The complaint was made by a solicitor acting on behalf of a young person, 'Deborah' (not her real name), who has been in council care since 1994 when her parents moved away leaving her in an unsuitable family situation. The council prepared a care plan which identified long-term fostering as the appropriate option. The council had no suitable foster carer available when the care order was made, so Deborah was accommodated in a council-run children's unit. The council did not take sufficient steps to find her a suitable placement, with the result that she stayed at the unit from March 1995 to April 1996. During this period the unit closed temporarily for refurbishment: inadequate measures were taken to prepare Deborah for her interim care arrangements during this time. In May 1996 Deborah was placed in a promising foster placement which unfortunately broke down. She was then placed in another children's unit, where her behaviour began to deteriorate. After a period in this unit Deborah expressed a wish to live with her mother, whose domestic arrangements had changed and who now had a new home. The council reluctantly accepted that a return to the family home would now be acceptable. The ombudsman found maladministration causing injustice, and recommended that the council should: offer to commission an assessment of any counselling or psychiatric help Deborah might need to help her recover from the difficult period of the events described in the report; pay the reasonable cost of any counselling recommended as a result of that assessment; pay her£2,000 in recognition of her distress and suffering; and review its arrangements for fostering children.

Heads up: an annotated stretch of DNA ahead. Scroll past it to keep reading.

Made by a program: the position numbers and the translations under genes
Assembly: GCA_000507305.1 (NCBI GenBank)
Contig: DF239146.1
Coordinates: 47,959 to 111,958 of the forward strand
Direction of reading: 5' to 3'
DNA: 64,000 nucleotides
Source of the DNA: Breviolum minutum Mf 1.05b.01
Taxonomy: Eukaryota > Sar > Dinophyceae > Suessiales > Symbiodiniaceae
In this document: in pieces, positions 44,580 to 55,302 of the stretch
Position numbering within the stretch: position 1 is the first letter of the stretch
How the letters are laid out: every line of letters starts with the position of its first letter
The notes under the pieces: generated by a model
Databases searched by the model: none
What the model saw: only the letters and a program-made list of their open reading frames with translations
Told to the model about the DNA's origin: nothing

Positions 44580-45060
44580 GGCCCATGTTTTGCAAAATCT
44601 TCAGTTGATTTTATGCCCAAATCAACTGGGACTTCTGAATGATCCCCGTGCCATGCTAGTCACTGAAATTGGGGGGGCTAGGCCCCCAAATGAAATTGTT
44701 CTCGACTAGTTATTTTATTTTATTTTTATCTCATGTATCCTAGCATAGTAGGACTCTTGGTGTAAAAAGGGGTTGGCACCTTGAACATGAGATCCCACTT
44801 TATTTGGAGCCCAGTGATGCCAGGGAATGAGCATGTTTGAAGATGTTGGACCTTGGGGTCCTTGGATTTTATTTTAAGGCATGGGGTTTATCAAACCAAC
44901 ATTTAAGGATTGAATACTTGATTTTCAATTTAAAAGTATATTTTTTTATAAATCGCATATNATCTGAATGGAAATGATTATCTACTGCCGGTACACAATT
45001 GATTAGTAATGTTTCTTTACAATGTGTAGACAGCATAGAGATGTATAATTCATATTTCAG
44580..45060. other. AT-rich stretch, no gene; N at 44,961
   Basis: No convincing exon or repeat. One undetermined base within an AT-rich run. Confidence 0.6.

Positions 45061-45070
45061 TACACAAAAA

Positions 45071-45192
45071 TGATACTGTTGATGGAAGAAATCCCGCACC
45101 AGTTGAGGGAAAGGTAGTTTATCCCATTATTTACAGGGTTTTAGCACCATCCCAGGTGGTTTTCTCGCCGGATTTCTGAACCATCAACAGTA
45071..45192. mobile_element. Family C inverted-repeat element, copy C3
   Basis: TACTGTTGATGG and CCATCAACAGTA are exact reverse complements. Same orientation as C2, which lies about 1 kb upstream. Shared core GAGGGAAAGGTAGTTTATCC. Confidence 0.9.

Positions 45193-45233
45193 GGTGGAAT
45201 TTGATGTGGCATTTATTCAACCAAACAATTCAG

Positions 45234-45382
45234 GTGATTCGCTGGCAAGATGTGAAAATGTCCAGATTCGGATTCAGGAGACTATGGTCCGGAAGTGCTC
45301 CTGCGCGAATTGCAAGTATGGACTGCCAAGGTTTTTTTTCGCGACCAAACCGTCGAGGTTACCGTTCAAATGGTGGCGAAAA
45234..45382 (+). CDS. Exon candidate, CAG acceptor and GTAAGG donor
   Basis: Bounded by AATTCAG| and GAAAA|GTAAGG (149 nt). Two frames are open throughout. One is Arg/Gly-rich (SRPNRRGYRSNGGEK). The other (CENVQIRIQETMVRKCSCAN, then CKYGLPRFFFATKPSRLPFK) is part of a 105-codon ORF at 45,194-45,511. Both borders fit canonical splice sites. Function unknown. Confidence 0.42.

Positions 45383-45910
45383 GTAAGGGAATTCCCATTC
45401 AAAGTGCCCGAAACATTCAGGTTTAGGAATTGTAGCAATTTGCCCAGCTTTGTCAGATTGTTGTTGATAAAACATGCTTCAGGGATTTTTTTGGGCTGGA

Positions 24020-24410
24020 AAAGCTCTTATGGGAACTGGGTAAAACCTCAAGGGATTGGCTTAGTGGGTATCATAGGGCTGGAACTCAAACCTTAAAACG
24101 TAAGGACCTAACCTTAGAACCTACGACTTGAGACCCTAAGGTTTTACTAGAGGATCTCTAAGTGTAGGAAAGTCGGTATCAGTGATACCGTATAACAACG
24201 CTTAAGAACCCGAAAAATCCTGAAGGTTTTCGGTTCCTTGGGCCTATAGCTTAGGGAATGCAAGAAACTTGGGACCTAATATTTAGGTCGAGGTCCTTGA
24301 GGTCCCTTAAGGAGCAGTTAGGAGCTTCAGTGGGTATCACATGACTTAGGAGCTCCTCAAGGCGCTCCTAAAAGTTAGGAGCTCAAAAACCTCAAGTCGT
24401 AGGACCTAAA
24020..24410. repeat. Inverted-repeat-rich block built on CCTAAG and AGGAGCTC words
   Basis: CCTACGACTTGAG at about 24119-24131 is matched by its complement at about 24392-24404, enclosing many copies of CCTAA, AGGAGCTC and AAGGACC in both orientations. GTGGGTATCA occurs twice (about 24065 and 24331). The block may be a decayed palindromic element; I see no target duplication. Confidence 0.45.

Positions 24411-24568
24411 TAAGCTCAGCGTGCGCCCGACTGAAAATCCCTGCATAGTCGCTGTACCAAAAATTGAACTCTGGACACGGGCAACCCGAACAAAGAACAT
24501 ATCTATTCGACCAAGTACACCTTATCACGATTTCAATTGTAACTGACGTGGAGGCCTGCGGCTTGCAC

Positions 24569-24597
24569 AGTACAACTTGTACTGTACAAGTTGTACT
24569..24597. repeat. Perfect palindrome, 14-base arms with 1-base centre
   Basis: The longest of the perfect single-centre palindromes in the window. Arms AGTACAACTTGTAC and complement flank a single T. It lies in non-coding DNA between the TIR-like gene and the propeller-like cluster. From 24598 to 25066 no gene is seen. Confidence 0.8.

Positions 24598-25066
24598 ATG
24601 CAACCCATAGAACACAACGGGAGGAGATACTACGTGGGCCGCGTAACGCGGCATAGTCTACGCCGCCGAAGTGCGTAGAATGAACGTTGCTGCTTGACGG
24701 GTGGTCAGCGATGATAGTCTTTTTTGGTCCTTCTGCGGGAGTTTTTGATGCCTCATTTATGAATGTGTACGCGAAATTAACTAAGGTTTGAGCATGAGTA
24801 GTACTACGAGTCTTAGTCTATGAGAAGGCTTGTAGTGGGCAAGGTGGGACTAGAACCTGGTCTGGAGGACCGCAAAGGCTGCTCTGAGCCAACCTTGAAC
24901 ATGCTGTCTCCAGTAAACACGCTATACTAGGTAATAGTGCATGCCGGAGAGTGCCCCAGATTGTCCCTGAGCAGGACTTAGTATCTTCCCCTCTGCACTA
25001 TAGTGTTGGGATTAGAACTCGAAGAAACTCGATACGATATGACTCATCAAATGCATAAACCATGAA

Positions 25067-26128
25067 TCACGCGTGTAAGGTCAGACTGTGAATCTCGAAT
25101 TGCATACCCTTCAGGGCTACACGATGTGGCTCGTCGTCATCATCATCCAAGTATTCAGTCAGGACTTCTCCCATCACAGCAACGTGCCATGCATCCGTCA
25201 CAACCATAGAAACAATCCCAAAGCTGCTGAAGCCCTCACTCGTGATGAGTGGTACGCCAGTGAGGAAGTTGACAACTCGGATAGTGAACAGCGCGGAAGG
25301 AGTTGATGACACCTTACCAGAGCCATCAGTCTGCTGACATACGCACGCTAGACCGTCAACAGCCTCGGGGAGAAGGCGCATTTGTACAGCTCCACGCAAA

Tendring DC (97/B/3738)